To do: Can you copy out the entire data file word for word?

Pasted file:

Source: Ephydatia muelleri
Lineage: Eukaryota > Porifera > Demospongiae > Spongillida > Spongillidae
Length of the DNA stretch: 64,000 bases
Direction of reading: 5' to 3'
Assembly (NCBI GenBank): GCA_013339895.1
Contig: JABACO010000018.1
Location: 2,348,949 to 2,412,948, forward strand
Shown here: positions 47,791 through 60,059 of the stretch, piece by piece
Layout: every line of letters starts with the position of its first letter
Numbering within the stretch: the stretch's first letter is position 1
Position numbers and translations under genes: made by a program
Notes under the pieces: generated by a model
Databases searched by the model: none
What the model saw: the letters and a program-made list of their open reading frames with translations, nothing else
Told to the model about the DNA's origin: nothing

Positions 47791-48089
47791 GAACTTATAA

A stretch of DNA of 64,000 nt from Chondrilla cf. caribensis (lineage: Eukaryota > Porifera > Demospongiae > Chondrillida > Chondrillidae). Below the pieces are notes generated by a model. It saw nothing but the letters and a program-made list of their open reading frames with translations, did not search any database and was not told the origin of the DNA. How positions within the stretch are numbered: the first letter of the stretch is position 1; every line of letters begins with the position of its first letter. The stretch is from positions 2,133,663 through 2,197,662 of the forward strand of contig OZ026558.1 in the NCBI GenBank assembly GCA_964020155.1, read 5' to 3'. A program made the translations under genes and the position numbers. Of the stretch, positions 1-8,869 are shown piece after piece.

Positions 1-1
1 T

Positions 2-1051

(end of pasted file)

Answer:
Source: Ephydatia muelleri
Lineage: Eukaryota > Porifera > Demospongiae > Spongillida > Spongillidae
Length of the DNA stretch: 64,000 bases
Direction of reading: 5' to 3'
Assembly (NCBI GenBank): GCA_013339895.1
Contig: JABACO010000018.1
Location: 2,348,949 to 2,412,948, forward strand
Shown here: positions 47,791 through 60,059 of the stretch, piece by piece
Layout: every line of letters starts with the position of its first letter
Numbering within the stretch: the stretch's first letter is position 1
Position numbers and translations under genes: made by a program
Notes under the pieces: generated by a model
Databases searched by the model: none
What the model saw: the letters and a program-made list of their open reading frames with translations, nothing else
Told to the model about the DNA's origin: nothing

Positions 47791-48089
47791 GAACTTATAA

A stretch of DNA of 64,000 nt from Chondrilla cf. caribensis (lineage: Eukaryota > Porifera > Demospongiae > Chondrillida > Chondrillidae). Below the pieces are notes generated by a model. It saw nothing but the letters and a program-made list of their open reading frames with translations, did not search any database and was not told the origin of the DNA. How positions within the stretch are numbered: the first letter of the stretch is position 1; every line of letters begins with the position of its first letter. The stretch is from positions 2,133,663 through 2,197,662 of the forward strand of contig OZ026558.1 in the NCBI GenBank assembly GCA_964020155.1, read 5' to 3'. A program made the translations under genes and the position numbers. Of the stretch, positions 1-8,869 are shown piece after piece.

Positions 1-1
1 T

Positions 2-1051